The crime occurred on May 18, 1962. As would be expected in a case where two officers had been killed while discharging their duty, the full force of the police was brought to bear on finding the offenders. It is undisputed that there was extensive news coverage of the murder, the police investigation, and the apprehension of the suspected killers, and that the police were largely responsible for this. Rosenberg was unable to establish, however, that anything like all of the publicity was attributable to Martin. The first newspaper received in evidence was an issue of The New York Daily News for May 22, 1962, reporting Portelli's arrest in Chicago on May 21. A reporter from the News identified portions of the article as having emanated from Martin. These included statements that Rosenberg was the man who had accompanied Portelli into the Borough Park Tobacco Company and had rushed out, over the bodies of the two detectives, after the murder; that both Portelli and Rosenberg had been identified by a half dozen witnesses from their rogues' gallery photos; and that Portelli, Rosenberg and Dellernia were members of a top hoodlum element and formed part of a stick-up mob in Brooklyn. In a set of excerpts from the News of May 23, after Dellernia had surrendered, Martin was referred to as saying that Rosenberg reportedly had been seen in Manhattan, dressed in women's clothing; that the police had the gun used in the killing and bullets to match; and that the police had positive identification of the three men in ten other Brooklyn holdups.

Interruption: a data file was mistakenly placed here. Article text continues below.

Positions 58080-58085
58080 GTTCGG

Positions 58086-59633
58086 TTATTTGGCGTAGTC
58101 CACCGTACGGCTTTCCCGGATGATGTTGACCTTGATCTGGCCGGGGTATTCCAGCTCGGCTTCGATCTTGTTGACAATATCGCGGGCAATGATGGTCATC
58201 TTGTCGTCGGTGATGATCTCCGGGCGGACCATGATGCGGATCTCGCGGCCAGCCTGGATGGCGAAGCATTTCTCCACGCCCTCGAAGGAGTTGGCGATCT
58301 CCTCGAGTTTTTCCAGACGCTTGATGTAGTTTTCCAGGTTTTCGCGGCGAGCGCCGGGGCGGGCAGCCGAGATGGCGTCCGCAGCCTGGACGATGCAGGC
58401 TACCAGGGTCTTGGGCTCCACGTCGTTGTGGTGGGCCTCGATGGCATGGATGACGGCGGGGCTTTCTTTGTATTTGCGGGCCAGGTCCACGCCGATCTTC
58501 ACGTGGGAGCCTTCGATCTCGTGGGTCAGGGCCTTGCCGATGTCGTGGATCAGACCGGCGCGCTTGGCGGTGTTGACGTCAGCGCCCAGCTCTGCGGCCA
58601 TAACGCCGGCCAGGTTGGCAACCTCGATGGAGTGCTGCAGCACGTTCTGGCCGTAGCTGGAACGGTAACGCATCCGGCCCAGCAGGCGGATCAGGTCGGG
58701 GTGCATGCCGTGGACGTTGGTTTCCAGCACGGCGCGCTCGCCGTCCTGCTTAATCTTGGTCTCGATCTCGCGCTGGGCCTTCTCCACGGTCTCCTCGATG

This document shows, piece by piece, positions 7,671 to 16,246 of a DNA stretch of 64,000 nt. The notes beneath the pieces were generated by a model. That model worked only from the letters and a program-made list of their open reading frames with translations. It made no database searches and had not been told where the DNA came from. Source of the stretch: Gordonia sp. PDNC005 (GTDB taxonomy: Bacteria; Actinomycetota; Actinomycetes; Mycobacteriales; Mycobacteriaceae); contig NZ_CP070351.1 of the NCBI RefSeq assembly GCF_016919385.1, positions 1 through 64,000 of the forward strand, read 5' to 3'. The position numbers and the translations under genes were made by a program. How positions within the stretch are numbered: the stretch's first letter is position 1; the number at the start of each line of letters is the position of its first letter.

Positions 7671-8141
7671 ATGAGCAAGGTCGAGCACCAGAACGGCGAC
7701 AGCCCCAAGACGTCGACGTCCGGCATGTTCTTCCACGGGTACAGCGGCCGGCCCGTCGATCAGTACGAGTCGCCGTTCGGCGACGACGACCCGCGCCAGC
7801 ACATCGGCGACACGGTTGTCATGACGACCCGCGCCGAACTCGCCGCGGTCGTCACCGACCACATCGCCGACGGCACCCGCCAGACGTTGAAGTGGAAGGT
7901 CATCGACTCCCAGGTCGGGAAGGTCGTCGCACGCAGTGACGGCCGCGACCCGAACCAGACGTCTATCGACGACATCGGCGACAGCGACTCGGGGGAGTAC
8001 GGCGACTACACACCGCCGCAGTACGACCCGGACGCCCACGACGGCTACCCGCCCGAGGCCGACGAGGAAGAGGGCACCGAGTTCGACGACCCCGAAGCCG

Late in the evening of May 23 Rosenberg turned himself in at the office of the News. He testified that Martin and other officers arrested him there and that Martin stated before the television cameras covering the scene that he was the killer and that he had a criminal record. Rosenberg was then removed to the 66th Precinct station house in Brooklyn. He testified that he was taken out of the police car a half block away from the station, where television cameras and newsmen were lined up on the street; that, as he was dragged toward the cameras, Martin said "He is the killer, and he is going to burn"; and that he later saw video tapes of the scene, of Martin's remark, and of the crowd's angry response.*fn3 Photographs of the booking of the three men, published in unidentified newspapers, were also received in evidence.
As to the assault claim, Rosenberg testified that at the police station he was brought into a small interrogation room, where Martin and a number of other officers began questioning him. When he refused to answer questions, he testified, "Martin started kicking me," though "just softly." Later, "He grabbed my throat and he started choking me" - though this was "slight" and "did no real physical damage" - and told him that "you're going to suffer as best we could make you suffer." Rosenberg claimed that after a few hours of unsuccessful interrogation, Martin "placed his hand on my ear, like a suction-cup" and then quickly pulled it away; that his ear started to bleed; and that after a week he could no longer hear out of it. Martin denied having taken any such actions, and there was no evidence that Rosenberg had ever brought the alleged assault to anyone's attention.